North American Winter Wheat Harvest Delayed, but Nearing Finish Line

Ontario’s winter wheat harvest is finally wrapping up. Farmers in Southwestern and southern central Ontario have struggled to finish a wheat harvest interrupted by a series of heavy rains, thunderstorms, and even some tornadoes. But despite a wet July, indications are that Ontario’s record wheat acreage came off at good to excellent, with some areas reporting record yields. Several pockets of sprouting occurred where the crop lodged in high winds and laid wet. But overall quality is rated good to excellent.   

While corn and soybeans are expanding across the southern Prairie provinces, southern Ontario and southwestern Quebec continue to be the center of production in Canada. Following a cold, dry spring planting season, June and July saw a return to more seasonable heat, but more wet weather than normal.

Emery Huszka, who farms in Lambton County in southwestern Ontario, says that following a fairly dry planting season his crop was in need of rain by late May. And Huszka reports that the rains have come for this growing season.

“My little area of the county was pretty dry, and we prayed like heck for rain. We just got it all at once. I’ve got roughly 15 inches of rain between the time I planted at the end of April to now. And there are people that had more than that. There’s some that are getting close to 20 inches.” 

But along with the wet weather, southwestern Ontario has had extended periods of heat this summer. Now that the crop is well established, Emery Huszka says that he’s pleased with how his soybeans and his corn crop look. Huszka says the heavy, lush growth has potential for mold, and that is pushing farmers in his region to apply fungicides.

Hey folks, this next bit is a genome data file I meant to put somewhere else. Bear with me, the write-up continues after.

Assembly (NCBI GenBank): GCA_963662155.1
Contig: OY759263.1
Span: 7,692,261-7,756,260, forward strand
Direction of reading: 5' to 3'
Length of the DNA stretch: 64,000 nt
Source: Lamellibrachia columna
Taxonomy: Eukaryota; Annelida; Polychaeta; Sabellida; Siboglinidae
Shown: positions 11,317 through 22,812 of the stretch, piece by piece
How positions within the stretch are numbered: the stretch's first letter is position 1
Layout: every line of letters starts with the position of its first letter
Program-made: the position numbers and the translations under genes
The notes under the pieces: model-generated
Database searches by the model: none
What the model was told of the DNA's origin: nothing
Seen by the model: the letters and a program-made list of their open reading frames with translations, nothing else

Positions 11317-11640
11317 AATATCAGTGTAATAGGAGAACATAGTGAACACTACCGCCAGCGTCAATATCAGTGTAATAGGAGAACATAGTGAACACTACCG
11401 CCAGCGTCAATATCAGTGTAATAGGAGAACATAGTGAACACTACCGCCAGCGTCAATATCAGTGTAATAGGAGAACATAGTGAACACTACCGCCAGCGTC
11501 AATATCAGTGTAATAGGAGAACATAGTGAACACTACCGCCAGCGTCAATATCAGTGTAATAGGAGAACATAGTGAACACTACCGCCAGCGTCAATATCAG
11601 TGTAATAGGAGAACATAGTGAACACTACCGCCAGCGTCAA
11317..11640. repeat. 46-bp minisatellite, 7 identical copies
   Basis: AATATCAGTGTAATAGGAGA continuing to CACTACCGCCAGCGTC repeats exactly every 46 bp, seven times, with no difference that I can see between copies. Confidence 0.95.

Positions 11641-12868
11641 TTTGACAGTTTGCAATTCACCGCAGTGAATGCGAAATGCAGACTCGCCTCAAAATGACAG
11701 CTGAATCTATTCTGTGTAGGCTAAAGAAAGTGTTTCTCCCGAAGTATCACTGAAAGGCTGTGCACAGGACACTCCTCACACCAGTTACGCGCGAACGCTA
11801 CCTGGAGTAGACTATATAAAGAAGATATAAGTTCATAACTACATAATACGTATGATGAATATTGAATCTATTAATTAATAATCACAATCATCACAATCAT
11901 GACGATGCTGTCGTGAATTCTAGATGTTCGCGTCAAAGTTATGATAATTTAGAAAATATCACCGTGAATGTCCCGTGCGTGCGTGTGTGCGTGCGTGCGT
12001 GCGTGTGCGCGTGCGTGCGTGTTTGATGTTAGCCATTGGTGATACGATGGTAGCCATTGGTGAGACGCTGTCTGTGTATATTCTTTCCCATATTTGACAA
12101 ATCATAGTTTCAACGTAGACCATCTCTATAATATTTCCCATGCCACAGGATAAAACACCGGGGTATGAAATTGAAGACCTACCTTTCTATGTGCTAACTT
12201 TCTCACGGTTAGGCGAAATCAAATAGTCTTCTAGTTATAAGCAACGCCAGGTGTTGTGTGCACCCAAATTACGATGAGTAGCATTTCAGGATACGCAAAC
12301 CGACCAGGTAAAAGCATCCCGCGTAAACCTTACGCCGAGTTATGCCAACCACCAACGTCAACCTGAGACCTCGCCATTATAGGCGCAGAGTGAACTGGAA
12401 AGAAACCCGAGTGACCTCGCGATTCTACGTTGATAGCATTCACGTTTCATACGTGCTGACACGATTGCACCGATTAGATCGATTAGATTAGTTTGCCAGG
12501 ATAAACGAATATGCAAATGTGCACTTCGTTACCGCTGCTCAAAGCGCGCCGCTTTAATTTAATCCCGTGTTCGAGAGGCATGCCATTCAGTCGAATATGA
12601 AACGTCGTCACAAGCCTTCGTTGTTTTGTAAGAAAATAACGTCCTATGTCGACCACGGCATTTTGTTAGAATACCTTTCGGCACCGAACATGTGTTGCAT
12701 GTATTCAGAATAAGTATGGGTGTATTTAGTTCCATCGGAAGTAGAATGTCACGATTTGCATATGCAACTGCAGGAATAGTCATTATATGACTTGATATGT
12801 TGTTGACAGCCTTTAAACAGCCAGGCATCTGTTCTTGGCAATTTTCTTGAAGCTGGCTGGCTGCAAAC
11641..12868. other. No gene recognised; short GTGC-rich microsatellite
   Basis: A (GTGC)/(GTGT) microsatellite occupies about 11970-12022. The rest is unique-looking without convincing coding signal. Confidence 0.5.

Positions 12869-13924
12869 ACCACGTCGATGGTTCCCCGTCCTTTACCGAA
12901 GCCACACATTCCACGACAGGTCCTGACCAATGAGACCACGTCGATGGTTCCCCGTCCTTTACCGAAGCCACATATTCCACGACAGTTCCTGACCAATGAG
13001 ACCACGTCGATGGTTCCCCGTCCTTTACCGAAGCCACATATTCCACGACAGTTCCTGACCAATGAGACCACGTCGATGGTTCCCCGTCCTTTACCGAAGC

“The corn crop looks probably one of the best crops I’ve had going. Healthy-wise of the plant, you can walk through the field and not get cut all to heck from the leaves, they’re that supple and they’re that well-nourished. We are very favorable to mold. I’ve seen more fungicides on this year than I’ve ever seen.” 

In south-eastern Ontario the corn and soybean planting season was also cold and dry, but the growing season, in the more easterly region, so far, has not received as many heavy rain events. Jeff Harrison farms 2 hours east of Toronto and about an hour south of Ottawa. Harrison says he’s never seen his corn and soybean crops look as good as they do right now.

“We’ve been pretty lucky here in the middle-eastern part of the province. Suffered a little bit in the spring, because we did have a very dry, cold spring. But the crops look good, they really do. We’ve been getting a good amount of moisture and enough heat. I don’t know how they could look any better. And that’s abnormal for a farmer. Usually, we can find something to complain about. But the crops look good.”